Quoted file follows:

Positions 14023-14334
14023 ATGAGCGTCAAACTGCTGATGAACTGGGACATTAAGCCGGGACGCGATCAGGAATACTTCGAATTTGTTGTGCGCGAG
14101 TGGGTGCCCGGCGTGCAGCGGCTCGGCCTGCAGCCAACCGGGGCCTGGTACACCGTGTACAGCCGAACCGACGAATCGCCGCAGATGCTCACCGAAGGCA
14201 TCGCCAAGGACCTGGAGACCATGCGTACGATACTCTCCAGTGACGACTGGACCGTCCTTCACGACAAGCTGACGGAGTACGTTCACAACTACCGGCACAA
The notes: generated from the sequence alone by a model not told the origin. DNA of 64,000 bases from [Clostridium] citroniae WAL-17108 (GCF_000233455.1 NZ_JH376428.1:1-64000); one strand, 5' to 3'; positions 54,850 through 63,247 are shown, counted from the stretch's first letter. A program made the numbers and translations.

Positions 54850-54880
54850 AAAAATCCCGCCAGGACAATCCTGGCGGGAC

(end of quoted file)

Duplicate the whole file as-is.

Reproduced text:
Positions 14023-14334
14023 ATGAGCGTCAAACTGCTGATGAACTGGGACATTAAGCCGGGACGCGATCAGGAATACTTCGAATTTGTTGTGCGCGAG
14101 TGGGTGCCCGGCGTGCAGCGGCTCGGCCTGCAGCCAACCGGGGCCTGGTACACCGTGTACAGCCGAACCGACGAATCGCCGCAGATGCTCACCGAAGGCA
14201 TCGCCAAGGACCTGGAGACCATGCGTACGATACTCTCCAGTGACGACTGGACCGTCCTTCACGACAAGCTGACGGAGTACGTTCACAACTACCGGCACAA
The notes: generated from the sequence alone by a model not told the origin. DNA of 64,000 bases from [Clostridium] citroniae WAL-17108 (GCF_000233455.1 NZ_JH376428.1:1-64000); one strand, 5' to 3'; positions 54,850 through 63,247 are shown, counted from the stretch's first letter. A program made the numbers and translations.

Positions 54850-54880
54850 AAAAATCCCGCCAGGACAATCCTGGCGGGAC